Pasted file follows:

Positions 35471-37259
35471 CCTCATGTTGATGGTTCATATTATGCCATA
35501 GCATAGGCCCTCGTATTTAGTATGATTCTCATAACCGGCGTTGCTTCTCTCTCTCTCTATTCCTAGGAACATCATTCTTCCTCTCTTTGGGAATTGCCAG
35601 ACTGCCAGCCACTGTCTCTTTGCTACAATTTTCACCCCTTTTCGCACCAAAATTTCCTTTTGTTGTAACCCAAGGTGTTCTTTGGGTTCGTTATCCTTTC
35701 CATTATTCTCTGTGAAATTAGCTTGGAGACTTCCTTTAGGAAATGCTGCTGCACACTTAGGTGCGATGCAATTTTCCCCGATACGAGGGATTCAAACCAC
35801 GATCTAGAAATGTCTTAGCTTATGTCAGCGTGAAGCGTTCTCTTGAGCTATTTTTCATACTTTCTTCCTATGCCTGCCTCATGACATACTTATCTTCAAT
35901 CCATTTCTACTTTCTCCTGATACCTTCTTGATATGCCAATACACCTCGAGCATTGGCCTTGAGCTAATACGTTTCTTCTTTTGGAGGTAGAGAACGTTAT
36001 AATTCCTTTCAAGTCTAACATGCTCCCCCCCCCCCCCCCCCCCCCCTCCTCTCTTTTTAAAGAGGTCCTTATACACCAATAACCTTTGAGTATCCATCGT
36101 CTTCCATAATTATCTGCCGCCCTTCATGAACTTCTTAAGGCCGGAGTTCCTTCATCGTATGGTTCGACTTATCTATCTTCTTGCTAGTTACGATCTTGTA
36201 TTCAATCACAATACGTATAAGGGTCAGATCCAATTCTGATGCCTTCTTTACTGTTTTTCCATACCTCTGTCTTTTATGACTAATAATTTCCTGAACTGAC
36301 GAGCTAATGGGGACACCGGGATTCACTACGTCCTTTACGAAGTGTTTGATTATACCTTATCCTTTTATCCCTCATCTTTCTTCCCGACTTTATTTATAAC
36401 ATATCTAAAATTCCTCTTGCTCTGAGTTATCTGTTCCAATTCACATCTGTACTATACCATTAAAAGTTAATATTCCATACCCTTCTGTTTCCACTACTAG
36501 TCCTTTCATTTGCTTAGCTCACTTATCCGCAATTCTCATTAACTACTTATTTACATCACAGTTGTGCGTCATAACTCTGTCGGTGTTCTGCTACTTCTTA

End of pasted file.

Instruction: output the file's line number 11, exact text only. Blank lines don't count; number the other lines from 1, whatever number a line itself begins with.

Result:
36301 GAGCTAATGGGGACACCGGGATTCACTACGTCCTTTACGAAGTGTTTGATTATACCTTATCCTTTTATCCCTCATCTTTCTTCCCGACTTTATTTATAAC